My name is Dexter, and I’ve just started an MA at the University of Victoria in Geography. I have read some previous posts, and see that the focus is heavily on data analysis. Disclaimer: I’m a little bit of an outsider when it comes to geomatics, and have a background in environmental studies.
My thesis aims to understand how online mapping tools have evolved over the years since the introduction of software such as Google Earth Engine to provide a space for Indigenous community members to participate in land-use and cultural decision making. I hope to accomplish this through a case study with a specific Indigenous group who have had past experience with online mapping tools.
Autonomy and self-determination is familiar rhetoric surrounding Indigenous peoples in British Columbia. The right to self-govern Indigenous lands and assert Indigenous ways of knowing back into the land is at the forefront of this rhetoric. It cannot be stressed enough how important it is for Indigenous communities in Canada and globally to build capacity around their territories and economies. With the addition of online, participatory mapping systems, Indigenous communities can create spaces for their cultural knowledge, histories, and places that can be used within our Western system to fight for their right to self-determine.
In the past, online mapping systems have been clunky and hard to use. They have suffered from outdated software, a lack of community participation, issues of accessibility and privacy, slow internet connections, among others. Ultimately the story in the early 2000’s went a little something like this: Outsider researchers would enter a community, conduct extractive research to access the data that was necessary for their projects, leave the community, create the online mapping system, and then either deliver it back to the community in a way that didn’t allow all community members access or in a way that didn’t incentivize people to want to use it. Many of these systems could not be updated by Indigenous community members because they had not been trained to do so. The intention of any research within an Indigenous community should be to give back a product that adds to their capacity as a Nation.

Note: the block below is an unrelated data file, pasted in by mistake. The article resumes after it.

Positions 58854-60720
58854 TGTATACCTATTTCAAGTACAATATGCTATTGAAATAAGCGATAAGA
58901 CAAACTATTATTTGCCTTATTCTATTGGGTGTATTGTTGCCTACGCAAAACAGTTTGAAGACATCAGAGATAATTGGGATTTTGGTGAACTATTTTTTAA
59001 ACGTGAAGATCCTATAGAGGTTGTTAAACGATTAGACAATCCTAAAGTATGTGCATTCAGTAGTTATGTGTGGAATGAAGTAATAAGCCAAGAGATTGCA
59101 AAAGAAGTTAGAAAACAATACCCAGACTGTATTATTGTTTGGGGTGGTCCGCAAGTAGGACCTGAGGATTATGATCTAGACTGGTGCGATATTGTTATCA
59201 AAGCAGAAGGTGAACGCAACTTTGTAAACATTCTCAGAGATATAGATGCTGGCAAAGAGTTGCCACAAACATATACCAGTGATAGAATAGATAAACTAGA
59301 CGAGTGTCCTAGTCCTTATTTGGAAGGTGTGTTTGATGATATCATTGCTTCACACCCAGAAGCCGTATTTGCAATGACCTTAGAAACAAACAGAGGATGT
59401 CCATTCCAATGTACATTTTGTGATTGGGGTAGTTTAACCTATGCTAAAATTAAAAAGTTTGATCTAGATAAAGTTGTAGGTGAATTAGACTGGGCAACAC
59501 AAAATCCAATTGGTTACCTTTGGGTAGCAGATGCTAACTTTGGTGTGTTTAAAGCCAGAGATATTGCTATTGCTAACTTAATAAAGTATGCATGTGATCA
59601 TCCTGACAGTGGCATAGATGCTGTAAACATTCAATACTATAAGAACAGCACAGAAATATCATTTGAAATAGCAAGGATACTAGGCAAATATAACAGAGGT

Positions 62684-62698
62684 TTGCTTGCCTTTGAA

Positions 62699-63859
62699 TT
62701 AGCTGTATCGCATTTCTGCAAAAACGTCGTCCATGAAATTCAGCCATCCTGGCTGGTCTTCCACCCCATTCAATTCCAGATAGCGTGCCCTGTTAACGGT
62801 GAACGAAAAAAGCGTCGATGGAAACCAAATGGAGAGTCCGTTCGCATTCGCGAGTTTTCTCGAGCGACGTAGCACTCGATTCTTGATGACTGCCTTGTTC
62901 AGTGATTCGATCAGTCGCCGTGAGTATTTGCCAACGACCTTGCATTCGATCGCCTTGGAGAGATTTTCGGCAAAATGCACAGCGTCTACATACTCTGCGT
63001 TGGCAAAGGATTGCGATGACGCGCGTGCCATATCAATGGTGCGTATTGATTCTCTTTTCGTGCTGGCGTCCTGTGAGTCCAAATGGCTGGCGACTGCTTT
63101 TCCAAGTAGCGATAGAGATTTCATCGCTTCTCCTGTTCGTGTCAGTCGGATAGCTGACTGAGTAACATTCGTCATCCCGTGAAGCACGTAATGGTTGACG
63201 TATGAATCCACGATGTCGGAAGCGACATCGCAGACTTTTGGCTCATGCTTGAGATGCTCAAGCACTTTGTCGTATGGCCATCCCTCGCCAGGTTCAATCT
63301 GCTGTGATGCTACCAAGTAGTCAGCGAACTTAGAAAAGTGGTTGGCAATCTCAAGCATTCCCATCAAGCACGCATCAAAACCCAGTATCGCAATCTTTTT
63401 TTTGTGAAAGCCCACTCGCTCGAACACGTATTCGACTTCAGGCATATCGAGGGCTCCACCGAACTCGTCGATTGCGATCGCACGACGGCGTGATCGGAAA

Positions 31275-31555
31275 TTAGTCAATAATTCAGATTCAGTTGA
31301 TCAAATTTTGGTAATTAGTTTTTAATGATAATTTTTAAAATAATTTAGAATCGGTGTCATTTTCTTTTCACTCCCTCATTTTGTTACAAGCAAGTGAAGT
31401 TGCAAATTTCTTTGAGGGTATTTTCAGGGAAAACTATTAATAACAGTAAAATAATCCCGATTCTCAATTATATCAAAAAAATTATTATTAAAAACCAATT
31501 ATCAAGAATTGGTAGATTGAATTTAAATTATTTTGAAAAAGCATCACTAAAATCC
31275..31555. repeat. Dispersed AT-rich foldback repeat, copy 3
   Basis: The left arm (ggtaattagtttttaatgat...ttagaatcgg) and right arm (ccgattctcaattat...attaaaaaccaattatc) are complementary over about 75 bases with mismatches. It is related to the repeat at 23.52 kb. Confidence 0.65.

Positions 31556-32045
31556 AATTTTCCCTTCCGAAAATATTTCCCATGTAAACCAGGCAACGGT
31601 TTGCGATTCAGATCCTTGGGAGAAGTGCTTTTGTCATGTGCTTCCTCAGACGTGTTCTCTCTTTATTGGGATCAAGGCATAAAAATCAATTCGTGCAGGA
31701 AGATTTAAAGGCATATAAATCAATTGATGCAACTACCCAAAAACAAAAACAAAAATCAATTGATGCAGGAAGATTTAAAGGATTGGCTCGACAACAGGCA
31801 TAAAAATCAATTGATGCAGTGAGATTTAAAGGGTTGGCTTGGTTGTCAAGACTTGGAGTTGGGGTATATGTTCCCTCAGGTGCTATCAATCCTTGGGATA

What does all of this have to do with Esri software? Fast forward to the present, and we have online mapping systems such as ArcGIS Online that make learning and participation in the mapping platform accessible in a way that doesn’t involve proprietary code and a degree in geomatics. What ArcGIS Online offers is a medium to deliver information in a cloud-based system that will consistently be updated and supported. This is a structure that a decade ago was not so common, and it brings attention to the previous limits to participatory online web mapping (along with many other limitations). Advancement in technology has fundamentally shifted the way communities interact with online mapping tools, and an exploration of whether these tools are ready to be used by Indigenous communities (free from outsider consultation) could open up an avenue for widespread implementation. This is why I chose to explore the evolution of mapping systems for Indigenous communities and I look forward to keeping everyone updated as my thesis unfolds.